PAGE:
Saturday, October 22, 2016

December Totems: Holly

In our tradition we divide the year not only by eight solar and agricultural holidays, but also by the Kalends. We celebrate twelve months of the year by the common calendar, plus a special thirteenth month for Samhain.  These month cycles are associated with different totemic spirits. Each month is assigned an animal, a bird (or other flying creature), and a tree. December's totems are Goat, Holly, and Wren.

The totemic associations are as follows:

Goat – (Gabhar) surefooted, achievement, sensuality, sacrifice
Holly – (Tinne) protection, balance, unity, defense, battle
Wren – (Drui-En) resourcefulness, boldness, sacrifice


The Holly is a small tree/large shrub that grows to about 30-40 feet. It blooms in May, and its flower’s petals form an equal-armed “cross” which resembles a star. The berries are poisonous to all but birds.

The Holly is the strongest protective herb, offering protection against evil spirits, poisons, short-tempered or angry elementals, thunder and lighting, and uninvited spirits. As an evergreen it represents immortality and is said to bring luck and prosperity. It is also associated with dream magic, clear wisdom and courage.

In winter Celtic peoples took Holly into their homes to shelter elves and fairies, though it was critical to remove them before Imbolc Eve since faeryfolk couldn’t live peacefully with humans beyond this day. Long associated with Midwinter religious observances, its bright leaves and colorful berries lift the spirits and ward against depression, which is more likely to occur during the cold and dark winter months.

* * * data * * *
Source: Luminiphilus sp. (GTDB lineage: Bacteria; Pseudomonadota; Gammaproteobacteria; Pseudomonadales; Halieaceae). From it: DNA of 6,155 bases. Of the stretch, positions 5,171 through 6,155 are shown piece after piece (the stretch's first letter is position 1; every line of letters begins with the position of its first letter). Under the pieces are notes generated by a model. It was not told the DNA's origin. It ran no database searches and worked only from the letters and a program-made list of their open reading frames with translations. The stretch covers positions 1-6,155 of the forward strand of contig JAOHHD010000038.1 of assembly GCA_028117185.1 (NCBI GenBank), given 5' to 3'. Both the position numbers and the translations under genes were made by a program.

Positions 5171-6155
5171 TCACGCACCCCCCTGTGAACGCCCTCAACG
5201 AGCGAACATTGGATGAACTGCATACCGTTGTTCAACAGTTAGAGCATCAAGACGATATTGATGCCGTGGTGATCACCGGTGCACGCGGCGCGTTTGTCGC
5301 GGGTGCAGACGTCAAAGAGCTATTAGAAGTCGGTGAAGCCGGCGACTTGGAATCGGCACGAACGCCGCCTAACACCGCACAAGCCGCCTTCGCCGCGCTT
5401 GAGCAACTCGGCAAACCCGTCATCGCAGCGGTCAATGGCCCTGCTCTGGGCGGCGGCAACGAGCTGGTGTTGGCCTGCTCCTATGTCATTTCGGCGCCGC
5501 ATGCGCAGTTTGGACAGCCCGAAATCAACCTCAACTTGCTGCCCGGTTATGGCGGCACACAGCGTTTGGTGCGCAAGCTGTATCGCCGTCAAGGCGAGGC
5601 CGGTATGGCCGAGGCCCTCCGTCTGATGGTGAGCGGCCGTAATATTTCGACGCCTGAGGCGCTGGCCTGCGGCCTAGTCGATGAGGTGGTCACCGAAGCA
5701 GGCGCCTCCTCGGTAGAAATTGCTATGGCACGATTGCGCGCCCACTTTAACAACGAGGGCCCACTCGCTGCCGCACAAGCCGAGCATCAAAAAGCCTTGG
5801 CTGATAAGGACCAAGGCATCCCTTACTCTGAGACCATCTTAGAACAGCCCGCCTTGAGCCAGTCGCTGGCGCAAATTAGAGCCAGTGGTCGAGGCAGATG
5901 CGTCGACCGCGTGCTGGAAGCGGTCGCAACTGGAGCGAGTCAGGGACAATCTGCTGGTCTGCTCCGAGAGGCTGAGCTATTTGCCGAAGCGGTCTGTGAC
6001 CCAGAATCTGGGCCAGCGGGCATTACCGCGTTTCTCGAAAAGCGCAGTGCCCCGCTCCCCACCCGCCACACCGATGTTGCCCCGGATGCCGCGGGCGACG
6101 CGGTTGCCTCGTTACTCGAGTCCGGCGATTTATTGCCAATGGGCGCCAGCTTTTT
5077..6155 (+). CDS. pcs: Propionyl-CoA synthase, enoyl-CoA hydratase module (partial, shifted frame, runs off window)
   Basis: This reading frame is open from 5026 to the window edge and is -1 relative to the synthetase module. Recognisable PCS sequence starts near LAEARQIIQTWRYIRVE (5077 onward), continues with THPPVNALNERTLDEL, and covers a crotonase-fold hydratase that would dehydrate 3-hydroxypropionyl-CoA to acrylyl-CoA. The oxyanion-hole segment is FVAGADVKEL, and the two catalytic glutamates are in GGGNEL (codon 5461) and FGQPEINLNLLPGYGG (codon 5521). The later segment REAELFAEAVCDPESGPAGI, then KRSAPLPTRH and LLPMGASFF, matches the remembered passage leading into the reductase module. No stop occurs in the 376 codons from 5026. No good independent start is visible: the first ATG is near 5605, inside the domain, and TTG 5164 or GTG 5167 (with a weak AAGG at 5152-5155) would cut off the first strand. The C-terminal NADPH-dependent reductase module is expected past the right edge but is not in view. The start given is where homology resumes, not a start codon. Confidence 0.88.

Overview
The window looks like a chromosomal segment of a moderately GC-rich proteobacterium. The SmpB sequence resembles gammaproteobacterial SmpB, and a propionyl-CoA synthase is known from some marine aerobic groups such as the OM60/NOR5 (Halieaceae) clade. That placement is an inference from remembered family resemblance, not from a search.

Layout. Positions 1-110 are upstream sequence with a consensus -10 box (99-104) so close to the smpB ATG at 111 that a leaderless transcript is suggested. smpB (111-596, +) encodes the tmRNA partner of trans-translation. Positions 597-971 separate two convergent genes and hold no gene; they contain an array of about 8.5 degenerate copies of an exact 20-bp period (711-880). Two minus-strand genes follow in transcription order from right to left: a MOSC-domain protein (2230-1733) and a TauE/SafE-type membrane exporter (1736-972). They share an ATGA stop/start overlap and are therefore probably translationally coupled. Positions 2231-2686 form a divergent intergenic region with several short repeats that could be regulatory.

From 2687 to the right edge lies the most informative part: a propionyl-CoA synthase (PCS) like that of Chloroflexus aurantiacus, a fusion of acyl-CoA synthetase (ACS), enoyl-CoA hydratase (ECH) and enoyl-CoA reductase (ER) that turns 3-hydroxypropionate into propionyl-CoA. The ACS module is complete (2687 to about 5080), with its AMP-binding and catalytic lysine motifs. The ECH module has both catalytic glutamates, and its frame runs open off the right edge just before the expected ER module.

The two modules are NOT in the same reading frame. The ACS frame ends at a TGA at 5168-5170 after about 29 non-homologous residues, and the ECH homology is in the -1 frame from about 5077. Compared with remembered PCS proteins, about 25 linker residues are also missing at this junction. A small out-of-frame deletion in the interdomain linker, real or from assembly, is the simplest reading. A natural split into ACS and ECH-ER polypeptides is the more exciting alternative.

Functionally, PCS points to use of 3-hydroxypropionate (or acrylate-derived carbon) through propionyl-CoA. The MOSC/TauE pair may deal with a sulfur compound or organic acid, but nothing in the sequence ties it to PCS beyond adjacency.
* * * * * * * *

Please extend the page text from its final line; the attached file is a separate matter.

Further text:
Holly branches shouldn’t be cut, but rather pulled free, as is usually the custom with sacred trees. It is said to be unlucky to burn or bury green-skinned holly branches. If a holly branch from the Yule decorations is hung on the door throughout the year it will protect against lightning. A Holly berry carried in a man’s pocket makes him more attractive to women.

Holly wands are said to have the strength to compel. The wood is used for making spear shafts, thus associating it with warrior pursuits

Entreaty Unto the Devil of the Hedge As the Lord of Holly

Holy, Holy, Holy:
Praise be the Skull-Tree of Cain!

O Blessed Head on Hulver throne
I call thee by thy Names Unknown:
Father of Good Death, Lord of Bone;
Green-crown'd as Man-of-the-Wold,
Bejewel'd with the Year's own Blood,
And corpses of the Kings of old.

Now rouse the Rustic Army all
The Wild Host shall heed thy call,
And fight where all thy shadows fall:
Then go thou forth in battle brave,
Raise thy rugged Hollin-stave
And lay the sun-gods in their grave.
Praise be the Skull-Tree of Cain!

Flesh and blood are born upon thee,
Flesh and blood grow upon thee,
Flesh and blood die upon thee,
Thou Holy Corpse of God.
For Redden'd is the thorn-thicket of Exile,
Blacken'd are the Bones of Sacrifice,
And Green'd the risen Skin of Man,
Mantle of the Sojourner,
Book of Wort-Magick Entire.

Holy, Holy, Holy:
Praise be the Skull-Tree of Cain!
Praise be the Skull-Tree of Cain!

~Viridarium Umbris: The Pleasure Garden of Shadow by Daniel A. Schulke

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